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May 1981

Ileocecal Valve Replacement: Its Effect on Transit Time, Survival, and Weight Change After Massive Intestinal Resection

Author Affiliations

From the Section of Pediatric Surgery, Department of Surgery, Indiana University School of Medicine and the James Whitcomb Riley Hospital for Children, Indianapolis.

Arch Surg. 1981;116(5):618-622. doi:10.1001/archsurg.1981.01380170098018

• Sixty-five Sprague-Dawley rats underwent one of three procedures: (1) laparotomy without resection (n = 15); (2) 75% distal small-bowel resection, including the ileocecal valve (n = 25); and (3) 75% bowel resection, including ileocecal valve, and construction of a jejunal valve (n = 25). Rats were evaluated for survival, weight change, and transit time. Mortality was 0% in controls, 84% in group 2, and 28% in group 3 after three months. Rats with resection alone lost 29% of their initial weight, whereas rats with jejunal valves gained 24% over their preoperative weight. Transit time was three times slower in animals with valves. These data suggest that survival, transit time, and weight change are significantly improved in rats with massive bowel resection after construction of an artificial valve when compared with animals with resections alone. These observations imply that, in selected cases, an ileocecal valve replacement may have clinical usefulness.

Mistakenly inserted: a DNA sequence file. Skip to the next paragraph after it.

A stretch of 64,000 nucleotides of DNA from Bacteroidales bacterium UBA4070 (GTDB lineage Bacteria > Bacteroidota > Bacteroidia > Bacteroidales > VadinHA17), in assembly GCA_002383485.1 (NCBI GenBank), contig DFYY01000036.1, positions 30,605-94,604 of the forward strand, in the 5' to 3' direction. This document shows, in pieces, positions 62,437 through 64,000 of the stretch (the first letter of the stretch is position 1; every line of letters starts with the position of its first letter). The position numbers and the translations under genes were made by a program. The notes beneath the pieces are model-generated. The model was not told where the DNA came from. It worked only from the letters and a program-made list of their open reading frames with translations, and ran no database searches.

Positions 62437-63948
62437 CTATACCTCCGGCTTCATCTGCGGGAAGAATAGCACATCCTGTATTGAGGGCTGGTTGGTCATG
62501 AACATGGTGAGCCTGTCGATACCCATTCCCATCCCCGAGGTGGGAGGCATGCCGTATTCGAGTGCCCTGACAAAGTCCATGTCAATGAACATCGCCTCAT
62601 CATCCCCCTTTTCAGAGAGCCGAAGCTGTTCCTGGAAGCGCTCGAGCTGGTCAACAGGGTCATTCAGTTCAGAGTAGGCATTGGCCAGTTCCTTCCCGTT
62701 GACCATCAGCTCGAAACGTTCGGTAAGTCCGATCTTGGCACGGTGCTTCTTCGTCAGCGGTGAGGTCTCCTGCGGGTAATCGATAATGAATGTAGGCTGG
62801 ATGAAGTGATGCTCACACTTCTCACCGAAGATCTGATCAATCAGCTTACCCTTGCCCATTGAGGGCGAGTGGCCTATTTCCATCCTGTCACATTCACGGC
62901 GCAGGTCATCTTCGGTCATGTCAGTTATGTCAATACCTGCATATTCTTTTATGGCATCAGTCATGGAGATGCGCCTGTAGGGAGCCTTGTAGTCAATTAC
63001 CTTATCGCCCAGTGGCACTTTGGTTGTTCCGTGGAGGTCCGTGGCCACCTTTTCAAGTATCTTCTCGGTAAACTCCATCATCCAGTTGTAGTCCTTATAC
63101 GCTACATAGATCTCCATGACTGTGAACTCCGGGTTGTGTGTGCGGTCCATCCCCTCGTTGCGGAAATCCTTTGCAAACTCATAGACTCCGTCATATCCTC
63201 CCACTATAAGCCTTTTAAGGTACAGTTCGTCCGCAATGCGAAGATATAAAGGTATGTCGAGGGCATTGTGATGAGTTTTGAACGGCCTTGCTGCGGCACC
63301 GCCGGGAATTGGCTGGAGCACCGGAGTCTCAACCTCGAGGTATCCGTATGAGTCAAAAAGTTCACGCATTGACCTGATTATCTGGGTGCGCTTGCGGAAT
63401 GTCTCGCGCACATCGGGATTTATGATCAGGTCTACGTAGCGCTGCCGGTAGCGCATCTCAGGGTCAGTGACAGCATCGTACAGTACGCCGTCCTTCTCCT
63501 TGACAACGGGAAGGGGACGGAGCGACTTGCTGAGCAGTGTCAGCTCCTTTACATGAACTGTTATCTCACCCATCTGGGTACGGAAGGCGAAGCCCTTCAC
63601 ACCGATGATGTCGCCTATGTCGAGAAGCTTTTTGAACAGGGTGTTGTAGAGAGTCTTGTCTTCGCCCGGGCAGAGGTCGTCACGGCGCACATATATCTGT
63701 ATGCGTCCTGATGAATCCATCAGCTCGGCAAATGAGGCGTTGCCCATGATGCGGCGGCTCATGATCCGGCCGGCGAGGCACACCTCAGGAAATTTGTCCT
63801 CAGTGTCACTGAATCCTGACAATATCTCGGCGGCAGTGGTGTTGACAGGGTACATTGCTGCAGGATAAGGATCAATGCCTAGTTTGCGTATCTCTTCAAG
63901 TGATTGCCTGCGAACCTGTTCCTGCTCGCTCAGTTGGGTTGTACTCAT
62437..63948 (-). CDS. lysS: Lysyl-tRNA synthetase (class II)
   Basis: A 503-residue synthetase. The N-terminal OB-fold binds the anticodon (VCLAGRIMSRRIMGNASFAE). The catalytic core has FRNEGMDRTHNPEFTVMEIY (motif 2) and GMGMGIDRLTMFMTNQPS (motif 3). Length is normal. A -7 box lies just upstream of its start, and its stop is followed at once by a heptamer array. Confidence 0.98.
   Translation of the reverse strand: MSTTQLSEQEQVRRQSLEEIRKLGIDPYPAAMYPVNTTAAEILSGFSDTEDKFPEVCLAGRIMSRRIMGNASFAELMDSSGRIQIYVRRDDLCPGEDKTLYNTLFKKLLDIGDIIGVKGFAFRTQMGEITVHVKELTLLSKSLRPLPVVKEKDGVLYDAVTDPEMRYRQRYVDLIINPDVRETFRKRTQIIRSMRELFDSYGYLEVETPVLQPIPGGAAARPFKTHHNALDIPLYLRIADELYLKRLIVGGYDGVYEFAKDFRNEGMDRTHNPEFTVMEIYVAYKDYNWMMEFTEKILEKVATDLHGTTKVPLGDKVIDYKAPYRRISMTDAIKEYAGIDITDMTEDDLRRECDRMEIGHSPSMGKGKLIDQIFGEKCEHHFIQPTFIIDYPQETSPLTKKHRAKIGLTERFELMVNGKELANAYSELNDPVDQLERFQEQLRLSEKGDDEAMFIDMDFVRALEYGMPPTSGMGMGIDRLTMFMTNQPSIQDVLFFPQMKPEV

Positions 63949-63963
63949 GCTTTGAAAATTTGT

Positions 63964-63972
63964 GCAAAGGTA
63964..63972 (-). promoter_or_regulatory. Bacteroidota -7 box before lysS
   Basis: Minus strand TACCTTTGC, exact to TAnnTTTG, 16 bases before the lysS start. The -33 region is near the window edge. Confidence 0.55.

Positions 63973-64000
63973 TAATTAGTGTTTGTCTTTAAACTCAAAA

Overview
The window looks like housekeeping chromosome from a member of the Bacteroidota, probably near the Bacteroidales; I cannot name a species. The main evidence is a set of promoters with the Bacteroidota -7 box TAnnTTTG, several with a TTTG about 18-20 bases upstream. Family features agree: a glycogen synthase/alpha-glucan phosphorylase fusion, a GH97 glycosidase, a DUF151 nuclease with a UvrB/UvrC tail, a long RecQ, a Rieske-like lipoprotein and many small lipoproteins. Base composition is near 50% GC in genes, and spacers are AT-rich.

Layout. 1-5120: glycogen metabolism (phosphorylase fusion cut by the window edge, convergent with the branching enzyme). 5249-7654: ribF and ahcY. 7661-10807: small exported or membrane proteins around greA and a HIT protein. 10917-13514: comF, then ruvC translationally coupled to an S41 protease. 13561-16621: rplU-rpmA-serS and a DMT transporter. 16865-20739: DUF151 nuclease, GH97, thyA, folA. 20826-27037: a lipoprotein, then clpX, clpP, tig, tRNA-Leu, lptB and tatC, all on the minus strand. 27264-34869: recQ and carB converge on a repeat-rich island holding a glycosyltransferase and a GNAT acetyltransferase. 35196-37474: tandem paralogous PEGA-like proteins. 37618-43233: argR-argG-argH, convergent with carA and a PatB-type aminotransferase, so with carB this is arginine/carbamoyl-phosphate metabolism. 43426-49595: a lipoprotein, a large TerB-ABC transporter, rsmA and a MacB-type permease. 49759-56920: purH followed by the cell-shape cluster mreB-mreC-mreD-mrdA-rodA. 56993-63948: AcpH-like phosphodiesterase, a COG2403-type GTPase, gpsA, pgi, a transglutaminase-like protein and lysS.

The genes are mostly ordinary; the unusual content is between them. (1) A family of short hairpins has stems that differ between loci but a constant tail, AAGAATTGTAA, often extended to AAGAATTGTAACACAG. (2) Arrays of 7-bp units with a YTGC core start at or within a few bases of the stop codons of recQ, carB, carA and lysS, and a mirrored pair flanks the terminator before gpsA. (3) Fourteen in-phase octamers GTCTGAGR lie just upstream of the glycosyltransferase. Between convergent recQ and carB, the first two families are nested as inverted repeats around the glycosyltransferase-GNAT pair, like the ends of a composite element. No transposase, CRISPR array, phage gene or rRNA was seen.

(Arch Surg 1981;116:618-622)

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